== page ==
God will not bless you physically with riches if those riches are going to defeat His spiritual objective in your life.


Furthermore, physical plenty is not a sign of spiritual plenty. Physical plenty will often come as a result of spiritual obedience, but not always. It depends what other factors come against believers at the same time, and in what environment they live. For example, in third world countries, God is not in the habit of pouring out remarkable physical abundance on a scale which would astonish western Christians. God works within certain parameters which He knows are appropriate in the circumstances. He can and does work miracles, but those are always according to the purpose He is working out. It is sometimes difficult for us to understand God’s mind and purpose.


Remember, to the Church in Smyrna, Jesus said:


I know your afflictions and poverty – yet you are rich! (Rev 2:9).


From this one text alone we ought to be able to deduce that physical riches and freedom from adversity are not the highest priorities on God’s list. He counted spiritual riches far more valuable.


The reason for Smyrna’s physical poverty and affliction was that Satan had robbed them through human opposition.


I know the slander of those who say they are Jews and are not, but are a synagogue of Satan (v 9).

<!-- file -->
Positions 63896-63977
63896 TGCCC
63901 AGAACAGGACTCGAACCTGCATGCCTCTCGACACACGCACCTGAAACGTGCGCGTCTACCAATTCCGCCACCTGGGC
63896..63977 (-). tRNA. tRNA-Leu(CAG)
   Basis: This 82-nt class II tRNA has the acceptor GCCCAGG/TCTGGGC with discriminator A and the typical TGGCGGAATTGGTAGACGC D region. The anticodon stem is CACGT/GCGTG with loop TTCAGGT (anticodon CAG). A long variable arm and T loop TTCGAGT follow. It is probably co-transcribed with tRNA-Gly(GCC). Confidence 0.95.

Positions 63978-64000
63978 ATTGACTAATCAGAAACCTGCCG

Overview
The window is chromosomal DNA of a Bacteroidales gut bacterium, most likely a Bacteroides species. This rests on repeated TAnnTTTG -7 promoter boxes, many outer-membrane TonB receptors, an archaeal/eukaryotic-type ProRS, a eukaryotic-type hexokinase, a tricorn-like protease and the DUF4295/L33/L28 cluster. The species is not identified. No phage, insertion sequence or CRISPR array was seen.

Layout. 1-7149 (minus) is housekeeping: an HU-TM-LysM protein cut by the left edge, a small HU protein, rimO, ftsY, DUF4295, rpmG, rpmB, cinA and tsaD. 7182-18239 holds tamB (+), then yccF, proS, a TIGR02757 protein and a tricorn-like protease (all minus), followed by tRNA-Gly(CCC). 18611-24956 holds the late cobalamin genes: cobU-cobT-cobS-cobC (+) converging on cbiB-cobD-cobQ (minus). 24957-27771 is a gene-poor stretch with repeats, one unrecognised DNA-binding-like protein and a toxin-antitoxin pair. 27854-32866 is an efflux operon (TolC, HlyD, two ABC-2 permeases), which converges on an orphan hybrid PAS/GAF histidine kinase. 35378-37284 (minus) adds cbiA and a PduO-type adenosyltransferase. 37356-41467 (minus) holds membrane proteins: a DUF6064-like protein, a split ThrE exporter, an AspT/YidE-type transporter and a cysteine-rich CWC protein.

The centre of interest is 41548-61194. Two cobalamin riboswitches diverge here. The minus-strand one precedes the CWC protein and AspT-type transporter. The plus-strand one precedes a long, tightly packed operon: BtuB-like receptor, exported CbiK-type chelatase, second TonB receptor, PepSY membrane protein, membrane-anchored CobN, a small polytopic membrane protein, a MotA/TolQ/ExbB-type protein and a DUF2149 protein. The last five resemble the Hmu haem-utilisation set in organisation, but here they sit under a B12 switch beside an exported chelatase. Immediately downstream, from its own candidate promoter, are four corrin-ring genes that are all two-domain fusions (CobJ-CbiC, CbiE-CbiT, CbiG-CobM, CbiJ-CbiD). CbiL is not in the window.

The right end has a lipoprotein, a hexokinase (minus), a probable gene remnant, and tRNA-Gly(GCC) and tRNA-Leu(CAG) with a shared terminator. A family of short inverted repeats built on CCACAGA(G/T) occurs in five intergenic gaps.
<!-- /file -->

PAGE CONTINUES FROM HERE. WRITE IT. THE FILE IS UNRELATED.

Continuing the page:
Their suffering was not a result of lack of faith. ‘Confessing out the promises’ would have made no difference to them in their particular situation. It was a situation that God had willed – according to the design He was working out. It was inevitable.


If we lived in an ideal system, in which there was no spiritual opposition, then naturally, all the physical blessings for obedience would accrue. Undeniably, blessings for obedience to God’s ways would be so obvious everyone would be jumping on the ‘bandwagon’ and ‘getting saved’. (This has actually happened to a large extent in America where false hopes have generated a false revival.) However, that situation in itself would defeat God’s purposes.


One cannot get salvation, it is given, to the lowly.


International evangelist Benny Hinn recently stated that the faith teaching has gone too far. Some are misunderstanding and have reduced the teaching of the Bible to a “give to get” principle. That is a farce. One cannot give to get. One does not tithe or give in order to be blessed. It simply won’t work. The underlying motive is wrong.